Graphene is developing new "professions"

Graphene continues to amaze scientists with new possibilities. Origami and kirigami is the Japanese art of carving fancy paper figures. Scientists at Cornell University in New York decided to apply it to graphene leaves. The result is flexible and stretchable electronic components.

Scientists first imitated some of the mechanical properties of graphene on a sheet of ordinary paper. To create graphene structures, they used micromanipulators - special needles with remote control.

According to one of the leading researchers, Professor Paul McEwen, the stretching of the paper was almost identical to that of a graphene leaf. The kirigami technique in this case can be used to create miniature movable graphene electrodes, springs and loops.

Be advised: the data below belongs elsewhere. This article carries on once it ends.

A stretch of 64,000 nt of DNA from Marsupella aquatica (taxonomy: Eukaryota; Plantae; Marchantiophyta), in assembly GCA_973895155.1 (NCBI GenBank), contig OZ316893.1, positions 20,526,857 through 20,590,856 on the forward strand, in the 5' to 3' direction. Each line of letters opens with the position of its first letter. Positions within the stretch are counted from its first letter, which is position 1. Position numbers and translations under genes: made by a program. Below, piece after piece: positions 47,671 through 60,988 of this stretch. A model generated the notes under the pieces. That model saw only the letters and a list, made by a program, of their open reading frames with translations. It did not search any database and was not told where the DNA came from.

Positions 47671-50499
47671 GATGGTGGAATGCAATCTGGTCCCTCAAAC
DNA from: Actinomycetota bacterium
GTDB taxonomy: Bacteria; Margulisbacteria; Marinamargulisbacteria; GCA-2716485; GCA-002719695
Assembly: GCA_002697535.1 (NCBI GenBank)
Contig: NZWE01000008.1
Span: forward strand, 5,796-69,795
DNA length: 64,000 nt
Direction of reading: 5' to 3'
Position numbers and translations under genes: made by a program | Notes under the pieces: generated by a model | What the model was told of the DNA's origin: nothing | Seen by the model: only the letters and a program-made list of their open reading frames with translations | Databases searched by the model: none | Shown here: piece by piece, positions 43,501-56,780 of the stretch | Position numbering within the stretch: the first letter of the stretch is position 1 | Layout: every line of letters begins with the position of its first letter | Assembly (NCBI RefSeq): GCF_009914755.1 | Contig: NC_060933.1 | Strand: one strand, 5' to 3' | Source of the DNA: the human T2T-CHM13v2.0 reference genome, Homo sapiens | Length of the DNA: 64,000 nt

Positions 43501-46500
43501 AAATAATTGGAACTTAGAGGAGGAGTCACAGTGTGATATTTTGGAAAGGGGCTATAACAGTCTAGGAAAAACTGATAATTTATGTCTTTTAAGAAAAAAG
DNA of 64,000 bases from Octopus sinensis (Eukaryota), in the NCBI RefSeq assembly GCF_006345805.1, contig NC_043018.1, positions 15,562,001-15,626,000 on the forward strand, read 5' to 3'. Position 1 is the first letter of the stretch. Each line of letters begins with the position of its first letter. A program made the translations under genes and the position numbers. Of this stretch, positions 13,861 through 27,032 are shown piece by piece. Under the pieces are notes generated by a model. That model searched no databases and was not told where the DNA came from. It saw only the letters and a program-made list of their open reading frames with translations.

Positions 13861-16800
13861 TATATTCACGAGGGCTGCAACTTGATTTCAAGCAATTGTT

Unlike metal parts, which lose their properties at significant bends, graphene ones are very reliable. Any deformations, including stretching hundreds of times, practically do not affect the quality of operation of such electronic devices.

One of the promising areas of using flexible electronics can be the creation of wearable devices for studying the activity of nerve cells and miniature robots. Nicola Pugno, professor at the Department of Solid Materials and Structural Mechanics at the University of Trento, proposed to create a balance based on a graphene spring:

“To measure body weight, you need to attach it to a spring and measure the resulting elongation. Knowing the stiffness of the spring, you can easily calculate its weight. "